This is the third chapter in a long-term body of work focusing on China’s environmental crises in the early 21st Century. The previous two chapters have focused on increasing desertification and on disappearing wetlands.
This work was funded by a travel grant from the Pulitzer Center on Crisis Reporting.
Excessive deforestation in the upper reaches of the Yangtze River was blamed for severe landslides and floods in the 1990’s, which caused the death of thousands of people in the region. This brought the issue of deforestation and the country’s forests to the forefront of people’s attention in China.
A Tibetan man adjusts prayer flags outside his home, located on the eastern fringes of the Qinghai-Tibetan Plateau. Traditionally, Tibetan people of the region have sustainably used the forests, however increased developments in the region have seen more and more forests felled for use in local industry.
A Tibetan monk on the Qinghai-Tibetan Plateau. Many of the forests of the region have been felled and as a result are detrimentally affecting many of the ecosystems on the “roof of the world”.
A worker in a factory that produces chopsticks made from bamboo. “China produces 57 billion pairs of disposable chopsticks every year, which requires over 1.18 million square meters of forest,” according to Greenpeace East Asia.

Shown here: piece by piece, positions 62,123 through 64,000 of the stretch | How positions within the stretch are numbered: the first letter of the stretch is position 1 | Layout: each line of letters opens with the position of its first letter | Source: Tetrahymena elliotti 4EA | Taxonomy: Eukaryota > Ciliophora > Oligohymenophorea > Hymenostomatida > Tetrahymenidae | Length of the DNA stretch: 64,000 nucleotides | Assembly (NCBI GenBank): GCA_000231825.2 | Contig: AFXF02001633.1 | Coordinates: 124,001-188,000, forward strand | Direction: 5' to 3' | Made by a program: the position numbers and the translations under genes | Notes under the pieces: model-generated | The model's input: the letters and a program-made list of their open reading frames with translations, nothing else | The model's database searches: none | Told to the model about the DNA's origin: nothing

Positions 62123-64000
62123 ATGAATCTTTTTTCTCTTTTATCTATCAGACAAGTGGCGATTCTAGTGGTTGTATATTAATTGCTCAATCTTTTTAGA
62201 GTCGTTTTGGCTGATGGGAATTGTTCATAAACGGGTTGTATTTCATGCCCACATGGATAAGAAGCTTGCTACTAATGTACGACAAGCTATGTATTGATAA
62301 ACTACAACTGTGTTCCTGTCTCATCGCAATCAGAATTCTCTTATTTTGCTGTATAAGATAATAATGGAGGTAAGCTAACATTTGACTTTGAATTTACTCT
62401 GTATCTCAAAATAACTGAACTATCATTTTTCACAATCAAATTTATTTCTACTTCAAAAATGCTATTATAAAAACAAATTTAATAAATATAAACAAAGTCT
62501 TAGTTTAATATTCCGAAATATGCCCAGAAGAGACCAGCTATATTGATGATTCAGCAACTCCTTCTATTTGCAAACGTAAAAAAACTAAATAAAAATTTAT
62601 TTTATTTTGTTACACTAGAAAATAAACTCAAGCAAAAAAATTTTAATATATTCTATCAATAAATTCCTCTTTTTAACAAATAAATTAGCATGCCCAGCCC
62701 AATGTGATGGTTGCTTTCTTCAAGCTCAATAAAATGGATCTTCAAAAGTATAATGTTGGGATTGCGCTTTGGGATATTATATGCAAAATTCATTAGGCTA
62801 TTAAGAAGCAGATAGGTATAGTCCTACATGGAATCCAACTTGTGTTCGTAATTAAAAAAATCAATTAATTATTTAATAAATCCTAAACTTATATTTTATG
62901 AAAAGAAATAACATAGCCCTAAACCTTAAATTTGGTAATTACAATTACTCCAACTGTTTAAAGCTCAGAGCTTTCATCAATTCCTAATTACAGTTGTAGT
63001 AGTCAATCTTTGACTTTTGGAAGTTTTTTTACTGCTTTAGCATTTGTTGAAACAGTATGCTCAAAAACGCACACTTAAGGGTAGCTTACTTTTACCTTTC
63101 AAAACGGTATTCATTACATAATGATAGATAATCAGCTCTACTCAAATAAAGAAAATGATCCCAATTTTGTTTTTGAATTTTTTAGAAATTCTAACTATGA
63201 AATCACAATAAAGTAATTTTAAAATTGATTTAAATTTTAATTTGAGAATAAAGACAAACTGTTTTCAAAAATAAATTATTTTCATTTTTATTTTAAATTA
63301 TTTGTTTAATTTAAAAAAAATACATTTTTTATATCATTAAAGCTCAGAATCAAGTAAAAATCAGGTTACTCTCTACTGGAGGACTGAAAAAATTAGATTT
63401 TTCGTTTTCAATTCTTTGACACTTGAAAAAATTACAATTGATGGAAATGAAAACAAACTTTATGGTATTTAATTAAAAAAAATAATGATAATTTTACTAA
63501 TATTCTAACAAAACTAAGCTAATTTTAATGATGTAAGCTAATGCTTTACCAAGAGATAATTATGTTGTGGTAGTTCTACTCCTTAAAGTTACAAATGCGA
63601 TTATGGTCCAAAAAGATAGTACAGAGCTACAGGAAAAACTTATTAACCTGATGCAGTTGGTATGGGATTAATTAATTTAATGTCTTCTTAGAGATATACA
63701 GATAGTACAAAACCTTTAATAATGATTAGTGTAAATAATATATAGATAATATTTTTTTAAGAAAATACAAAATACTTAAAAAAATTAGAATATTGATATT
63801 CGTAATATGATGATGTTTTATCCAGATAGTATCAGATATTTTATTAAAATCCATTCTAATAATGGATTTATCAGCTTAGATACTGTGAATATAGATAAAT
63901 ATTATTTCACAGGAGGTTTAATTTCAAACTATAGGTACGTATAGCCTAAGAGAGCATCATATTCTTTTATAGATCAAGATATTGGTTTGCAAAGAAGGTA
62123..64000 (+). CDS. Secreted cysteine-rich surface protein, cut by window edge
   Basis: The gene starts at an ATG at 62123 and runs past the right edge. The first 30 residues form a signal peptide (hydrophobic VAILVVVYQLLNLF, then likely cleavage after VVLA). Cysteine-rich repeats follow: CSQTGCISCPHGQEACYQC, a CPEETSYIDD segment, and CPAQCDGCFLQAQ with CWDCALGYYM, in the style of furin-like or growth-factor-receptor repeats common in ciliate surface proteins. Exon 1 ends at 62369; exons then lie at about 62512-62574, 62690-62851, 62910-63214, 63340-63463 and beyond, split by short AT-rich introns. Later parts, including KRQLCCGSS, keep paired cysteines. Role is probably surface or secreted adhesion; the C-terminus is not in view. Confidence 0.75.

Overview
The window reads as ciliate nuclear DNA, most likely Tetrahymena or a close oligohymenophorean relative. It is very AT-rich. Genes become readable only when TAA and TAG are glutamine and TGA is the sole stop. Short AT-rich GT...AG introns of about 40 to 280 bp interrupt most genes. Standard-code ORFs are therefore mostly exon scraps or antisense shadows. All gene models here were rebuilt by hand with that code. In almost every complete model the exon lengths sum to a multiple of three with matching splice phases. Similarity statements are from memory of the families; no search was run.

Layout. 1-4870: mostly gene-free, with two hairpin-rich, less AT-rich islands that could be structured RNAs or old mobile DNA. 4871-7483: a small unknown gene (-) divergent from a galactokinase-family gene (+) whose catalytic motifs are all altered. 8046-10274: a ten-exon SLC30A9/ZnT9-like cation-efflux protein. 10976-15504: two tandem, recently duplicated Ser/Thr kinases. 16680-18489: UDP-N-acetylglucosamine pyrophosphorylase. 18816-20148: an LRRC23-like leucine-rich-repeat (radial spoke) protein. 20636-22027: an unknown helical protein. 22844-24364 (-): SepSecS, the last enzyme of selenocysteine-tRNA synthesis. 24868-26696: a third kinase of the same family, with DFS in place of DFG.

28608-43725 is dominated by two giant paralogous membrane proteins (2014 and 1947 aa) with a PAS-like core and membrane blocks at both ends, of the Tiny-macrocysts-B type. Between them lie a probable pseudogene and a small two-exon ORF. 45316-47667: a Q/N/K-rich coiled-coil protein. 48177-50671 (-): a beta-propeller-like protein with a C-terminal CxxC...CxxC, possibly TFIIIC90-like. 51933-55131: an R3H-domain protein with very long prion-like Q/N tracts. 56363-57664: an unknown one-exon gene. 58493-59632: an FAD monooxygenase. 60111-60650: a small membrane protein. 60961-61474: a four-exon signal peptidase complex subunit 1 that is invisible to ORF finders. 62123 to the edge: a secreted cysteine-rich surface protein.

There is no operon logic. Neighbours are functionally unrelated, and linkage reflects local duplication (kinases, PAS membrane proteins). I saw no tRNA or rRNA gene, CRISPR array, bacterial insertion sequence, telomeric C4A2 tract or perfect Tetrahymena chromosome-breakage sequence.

A woman holds tea leaves collected from a plantation nestled in the remote mountain valleys of northern Sichuan. Tea plantations are some of the projects being targeted by the EU-China Biodiversity Program to promote sustainable harvesting in the region.
A member of the park management overseas visitors entering the Jiuzhaigou park in Sichuan Province. At peak times, the park will welcome up to 10,000 people a day and 2 million each year. These numbers place huge demands on the the environment around the national park as infrastructure developments increase to cope with the visitor numbers.
A tourist walks past trees in the Jiuzhaigou National Park. All of the pathways within the park are boarded so that little to no trampling occurs and damage to the forests is limited.
A man jumps into a lake in the Jiuzhaigou National Park in Sichuan Province.
The relationship between the people of the region and the forests is a fragile one as the west of China continues rapid development trying to catch up with the progress of the east.
Sean Gallagher is a British photojournalist, currently based in Beijing, China. Graduating in Zoology from the University of Newcastle-upon-Tyne in England, his work now focuses on environmental issues in Asia, with specific emphasis on China.
He was the first recipient of the Emerging Photographers Fund in 2008 and is a 4-time recipient of the Pulitzer Center on Crisis Reporting Travel Grant. His work has appeared with news outlets including Newsweek, the New York Times, Der Spiegel and National Geographic. His work on environmental issues in China was acknowledged as “some of the most striking images on display at the Copenhagen climate change conference”, by the BBC World Service in 2009.